Joint ventures can be very complex enterprises with a host of legal & business issues to be sorted out. But among the first decisions that must be made is whether the parties will conduct the venture through a new entity, or whether they’ll just rely on contractual arrangements.
This Gibson Dunn memo lays out some of the questions that parties need to ask when deciding how to structure the joint venture. Here’s an excerpt discussing how the role of intellectual property in the joint venture might tip the scales:
Will the joint venture develop intellectual property to be used primarily in its business, such as new product designs or trademarks, and/or will the parties contribute certain existing intellectual property to the joint venture? If yes, the parties may wish to form a JV Company to control these intellectual property assets, maintain applicable intellectual property registrations and otherwise protect the joint venture’s intellectual property rights. However, a JV Company may not be required if new intellectual property is not needed for the joint venture business, or if the intellectual property to be used in the joint venture will be owned and controlled solely by one party.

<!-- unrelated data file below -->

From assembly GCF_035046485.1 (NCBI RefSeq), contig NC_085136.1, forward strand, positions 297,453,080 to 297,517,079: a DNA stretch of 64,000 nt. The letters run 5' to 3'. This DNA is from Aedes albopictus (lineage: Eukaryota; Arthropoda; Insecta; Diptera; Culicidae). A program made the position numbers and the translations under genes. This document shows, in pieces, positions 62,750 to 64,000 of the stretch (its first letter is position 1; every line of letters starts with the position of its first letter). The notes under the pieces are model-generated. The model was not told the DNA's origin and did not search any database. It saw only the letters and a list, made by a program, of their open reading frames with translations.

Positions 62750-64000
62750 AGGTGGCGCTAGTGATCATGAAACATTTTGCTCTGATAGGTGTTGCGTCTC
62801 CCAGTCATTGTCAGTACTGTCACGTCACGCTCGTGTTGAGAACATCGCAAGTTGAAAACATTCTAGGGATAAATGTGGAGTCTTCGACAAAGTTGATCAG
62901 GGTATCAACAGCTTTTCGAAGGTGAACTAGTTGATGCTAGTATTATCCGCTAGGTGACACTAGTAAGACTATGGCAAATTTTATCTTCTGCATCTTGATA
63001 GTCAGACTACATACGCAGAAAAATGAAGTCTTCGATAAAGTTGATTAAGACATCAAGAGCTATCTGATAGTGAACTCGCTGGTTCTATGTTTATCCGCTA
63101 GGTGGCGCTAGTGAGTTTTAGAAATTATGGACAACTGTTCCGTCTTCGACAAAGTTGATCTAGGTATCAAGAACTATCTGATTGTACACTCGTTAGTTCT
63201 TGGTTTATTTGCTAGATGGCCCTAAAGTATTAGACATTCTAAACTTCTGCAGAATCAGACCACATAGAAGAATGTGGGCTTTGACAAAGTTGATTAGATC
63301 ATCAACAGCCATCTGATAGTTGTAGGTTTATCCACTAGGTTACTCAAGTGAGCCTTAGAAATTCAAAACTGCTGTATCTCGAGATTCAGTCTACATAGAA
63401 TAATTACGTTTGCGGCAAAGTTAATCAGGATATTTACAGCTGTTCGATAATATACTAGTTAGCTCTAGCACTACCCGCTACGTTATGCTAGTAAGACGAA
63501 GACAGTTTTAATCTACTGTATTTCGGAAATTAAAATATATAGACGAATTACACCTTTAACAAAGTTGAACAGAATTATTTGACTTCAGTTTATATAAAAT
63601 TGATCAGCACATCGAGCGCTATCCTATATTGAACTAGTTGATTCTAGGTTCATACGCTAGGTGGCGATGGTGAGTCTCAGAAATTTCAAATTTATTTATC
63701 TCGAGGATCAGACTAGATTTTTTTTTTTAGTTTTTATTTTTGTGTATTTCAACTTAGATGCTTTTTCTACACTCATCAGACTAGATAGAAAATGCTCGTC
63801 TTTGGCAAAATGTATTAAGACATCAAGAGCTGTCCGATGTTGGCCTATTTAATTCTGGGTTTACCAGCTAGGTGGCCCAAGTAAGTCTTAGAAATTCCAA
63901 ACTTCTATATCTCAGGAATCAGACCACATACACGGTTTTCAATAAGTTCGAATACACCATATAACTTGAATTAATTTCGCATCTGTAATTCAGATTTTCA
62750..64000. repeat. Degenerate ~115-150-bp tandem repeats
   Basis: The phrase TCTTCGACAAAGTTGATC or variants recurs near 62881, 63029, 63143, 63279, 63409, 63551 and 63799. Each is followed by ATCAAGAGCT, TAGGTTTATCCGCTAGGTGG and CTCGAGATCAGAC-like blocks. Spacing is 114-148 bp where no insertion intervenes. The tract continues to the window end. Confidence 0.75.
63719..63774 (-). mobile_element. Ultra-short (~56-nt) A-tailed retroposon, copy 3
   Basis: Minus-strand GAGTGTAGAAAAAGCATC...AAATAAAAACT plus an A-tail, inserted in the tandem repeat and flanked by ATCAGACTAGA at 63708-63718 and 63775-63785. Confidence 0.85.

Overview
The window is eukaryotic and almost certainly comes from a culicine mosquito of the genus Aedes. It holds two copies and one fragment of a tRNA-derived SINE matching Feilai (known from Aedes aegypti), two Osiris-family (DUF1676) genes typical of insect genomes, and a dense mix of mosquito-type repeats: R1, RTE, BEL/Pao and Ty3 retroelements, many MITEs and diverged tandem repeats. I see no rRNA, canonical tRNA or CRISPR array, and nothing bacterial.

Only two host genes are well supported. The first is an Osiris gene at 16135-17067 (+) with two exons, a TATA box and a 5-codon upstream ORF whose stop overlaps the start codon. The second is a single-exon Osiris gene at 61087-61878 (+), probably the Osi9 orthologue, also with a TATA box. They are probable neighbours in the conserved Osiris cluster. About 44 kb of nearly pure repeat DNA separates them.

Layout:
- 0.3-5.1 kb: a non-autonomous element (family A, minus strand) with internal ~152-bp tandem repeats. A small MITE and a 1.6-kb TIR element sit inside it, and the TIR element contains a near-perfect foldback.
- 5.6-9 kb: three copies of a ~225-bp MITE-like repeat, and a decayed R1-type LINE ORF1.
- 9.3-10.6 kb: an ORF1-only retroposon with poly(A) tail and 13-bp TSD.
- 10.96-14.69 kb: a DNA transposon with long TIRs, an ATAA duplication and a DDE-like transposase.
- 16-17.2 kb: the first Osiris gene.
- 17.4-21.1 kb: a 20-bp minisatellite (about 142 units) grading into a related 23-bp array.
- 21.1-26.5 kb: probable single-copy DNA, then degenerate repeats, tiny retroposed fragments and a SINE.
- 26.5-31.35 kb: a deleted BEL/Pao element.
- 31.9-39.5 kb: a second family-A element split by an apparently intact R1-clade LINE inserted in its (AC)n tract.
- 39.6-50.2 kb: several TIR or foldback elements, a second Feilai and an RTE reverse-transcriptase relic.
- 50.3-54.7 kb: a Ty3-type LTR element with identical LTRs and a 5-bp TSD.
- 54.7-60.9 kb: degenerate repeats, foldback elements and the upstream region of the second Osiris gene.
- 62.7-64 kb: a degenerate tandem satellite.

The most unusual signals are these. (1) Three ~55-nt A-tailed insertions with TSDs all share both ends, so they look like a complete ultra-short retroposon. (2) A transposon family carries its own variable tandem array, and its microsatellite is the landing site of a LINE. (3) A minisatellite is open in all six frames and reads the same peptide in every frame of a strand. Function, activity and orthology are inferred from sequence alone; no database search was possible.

The memo reviews a laundry list of other factors that should be considered, including the scope of the joint venture, the need for a dedicated management team and employee base, liability concerns, regulatory issues and strategic considerations.
– John Jenkins